The following is tallied from the survey responses so far.  The results are not scientific because, as I also mentioned in an earlier column, people who make it to the site are probably more committed players, more attuned to the Internet, and so forth.

• The first “statistic” of note—to me, at least, because I anticipated the reverse—is that 64% say they never left the game, while 36% left for some significant time and then returned.  My sense on this is that it is a function of the nature of the players who make it to the Web site—being a more committed bunch.  If you could somehow poll the more general racing public, my guess is that the percentage that leave because of career and family to return later in life would be much higher.  Even so, 36% is big—certainly not a number the sport could afford to lose forever, so bringing them back alive is important.

• Of all players, 55% say they were introduced to the sport prior to their 21st birthday, and 67% were introduced to the sport by their parents.  Only 5% say they were introduced to the sport by watching it on TV!  Make what you wish of that.

• Other responses for introduction to the sport include: 10% had an interest in or association with horses (which was my own introduction), and 4% cited “Other.”  A common note with “Other” is “wanted to make money,” which is consistent with other findings below that, although people love this sport, profit motivation is a very strong factor.  (My favorite note on “introduction to the sport” is, “Through a grocery store game called ‘Let’s Go To The Races.’”  I happen to know that the guy who sent this response is a first-rate handicapper, so maybe we should find that game and revive it.)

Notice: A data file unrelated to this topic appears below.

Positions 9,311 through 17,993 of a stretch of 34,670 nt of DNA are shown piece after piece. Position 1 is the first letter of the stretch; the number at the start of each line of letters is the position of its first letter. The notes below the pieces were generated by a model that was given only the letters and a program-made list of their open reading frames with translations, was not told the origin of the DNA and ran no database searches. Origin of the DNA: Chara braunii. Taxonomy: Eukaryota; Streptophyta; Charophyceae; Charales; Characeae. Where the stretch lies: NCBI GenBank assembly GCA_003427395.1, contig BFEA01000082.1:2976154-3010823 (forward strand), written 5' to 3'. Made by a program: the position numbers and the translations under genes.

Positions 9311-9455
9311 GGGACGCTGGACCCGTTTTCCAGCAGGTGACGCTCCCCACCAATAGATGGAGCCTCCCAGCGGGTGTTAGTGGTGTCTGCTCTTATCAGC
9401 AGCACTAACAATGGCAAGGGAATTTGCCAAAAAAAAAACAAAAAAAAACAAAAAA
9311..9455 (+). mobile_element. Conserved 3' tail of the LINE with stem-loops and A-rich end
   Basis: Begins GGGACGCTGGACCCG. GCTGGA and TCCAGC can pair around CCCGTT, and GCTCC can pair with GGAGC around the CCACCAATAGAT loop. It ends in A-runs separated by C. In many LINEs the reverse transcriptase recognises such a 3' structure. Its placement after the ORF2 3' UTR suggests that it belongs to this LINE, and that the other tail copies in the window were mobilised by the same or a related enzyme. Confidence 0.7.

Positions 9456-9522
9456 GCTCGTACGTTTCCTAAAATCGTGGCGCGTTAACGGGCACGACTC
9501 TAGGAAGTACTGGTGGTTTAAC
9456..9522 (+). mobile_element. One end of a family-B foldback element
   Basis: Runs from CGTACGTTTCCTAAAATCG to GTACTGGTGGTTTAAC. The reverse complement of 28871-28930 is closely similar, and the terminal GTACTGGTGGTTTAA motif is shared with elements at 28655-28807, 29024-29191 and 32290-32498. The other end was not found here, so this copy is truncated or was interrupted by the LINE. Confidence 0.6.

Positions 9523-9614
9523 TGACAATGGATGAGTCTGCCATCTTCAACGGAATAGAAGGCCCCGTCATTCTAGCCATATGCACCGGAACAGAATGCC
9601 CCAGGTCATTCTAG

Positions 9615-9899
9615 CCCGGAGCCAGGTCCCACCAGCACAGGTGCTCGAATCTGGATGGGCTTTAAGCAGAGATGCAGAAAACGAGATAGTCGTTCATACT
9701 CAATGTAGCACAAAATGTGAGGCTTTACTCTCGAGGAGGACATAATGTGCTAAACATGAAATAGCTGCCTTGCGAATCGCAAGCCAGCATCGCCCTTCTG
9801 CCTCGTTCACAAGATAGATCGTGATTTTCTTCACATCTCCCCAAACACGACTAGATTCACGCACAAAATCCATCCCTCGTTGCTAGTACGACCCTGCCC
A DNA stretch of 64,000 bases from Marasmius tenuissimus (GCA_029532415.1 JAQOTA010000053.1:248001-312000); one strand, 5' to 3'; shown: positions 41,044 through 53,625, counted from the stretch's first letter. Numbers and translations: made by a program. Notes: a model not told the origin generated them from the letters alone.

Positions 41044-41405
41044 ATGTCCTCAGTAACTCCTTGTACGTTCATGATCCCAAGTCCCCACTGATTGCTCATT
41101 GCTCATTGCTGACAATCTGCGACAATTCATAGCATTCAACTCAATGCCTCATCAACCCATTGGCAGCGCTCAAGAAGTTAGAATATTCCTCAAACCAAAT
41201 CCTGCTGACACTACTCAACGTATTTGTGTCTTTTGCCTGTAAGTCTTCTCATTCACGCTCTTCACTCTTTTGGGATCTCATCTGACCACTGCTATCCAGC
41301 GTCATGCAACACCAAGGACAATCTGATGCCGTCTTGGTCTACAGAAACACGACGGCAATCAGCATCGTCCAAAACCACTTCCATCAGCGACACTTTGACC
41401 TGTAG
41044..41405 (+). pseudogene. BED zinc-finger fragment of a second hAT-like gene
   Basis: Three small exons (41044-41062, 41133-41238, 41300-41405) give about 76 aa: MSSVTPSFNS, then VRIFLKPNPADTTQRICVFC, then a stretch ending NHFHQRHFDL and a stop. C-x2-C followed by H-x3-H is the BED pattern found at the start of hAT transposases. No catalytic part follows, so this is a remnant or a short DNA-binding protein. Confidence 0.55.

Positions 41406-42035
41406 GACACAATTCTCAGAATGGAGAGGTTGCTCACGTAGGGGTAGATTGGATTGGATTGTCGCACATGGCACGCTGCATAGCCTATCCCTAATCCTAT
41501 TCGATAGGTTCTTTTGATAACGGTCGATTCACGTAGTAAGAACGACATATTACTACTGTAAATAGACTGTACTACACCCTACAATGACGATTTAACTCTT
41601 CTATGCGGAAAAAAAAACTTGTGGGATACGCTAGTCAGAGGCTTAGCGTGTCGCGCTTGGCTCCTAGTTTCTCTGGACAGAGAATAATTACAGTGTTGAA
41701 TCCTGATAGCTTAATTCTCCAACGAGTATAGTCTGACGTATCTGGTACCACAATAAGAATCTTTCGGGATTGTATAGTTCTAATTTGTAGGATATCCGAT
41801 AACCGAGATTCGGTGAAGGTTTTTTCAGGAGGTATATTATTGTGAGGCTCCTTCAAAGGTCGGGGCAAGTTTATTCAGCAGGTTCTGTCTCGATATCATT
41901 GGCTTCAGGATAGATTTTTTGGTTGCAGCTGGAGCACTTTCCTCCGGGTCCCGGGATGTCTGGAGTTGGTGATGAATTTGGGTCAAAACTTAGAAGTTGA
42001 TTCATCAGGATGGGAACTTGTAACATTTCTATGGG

• Again, parents figure prominently in how people first attended the track (as opposed to simply learning or hearing about horse racing).  55% indicate parents or older relatives took them to the track.  25% first attended with friends of the same age, and get this:  25% attended for the first time on their own.

• Although unscientific, 25% may be a very significant figure, because it supports the notion that horseracing is a much more profit-oriented sports activity than others.  While I have no comparable figures, it is likely that 25% is vastly more than would have attended their first football, baseball, or hockey game by themselves.  (It may also say something about one type of personality drawn to horse race betting.)

• It doesn’t quite fit my preconceived idea, but it is interesting that among the respondents, in addition to the 55% who say they were introduced to horseracing before age 21; another 32% were under age 35; and by age 45, 100% were already here.  Correspondingly, 63% were under 35 when they began seriously handicapping with a profit motive.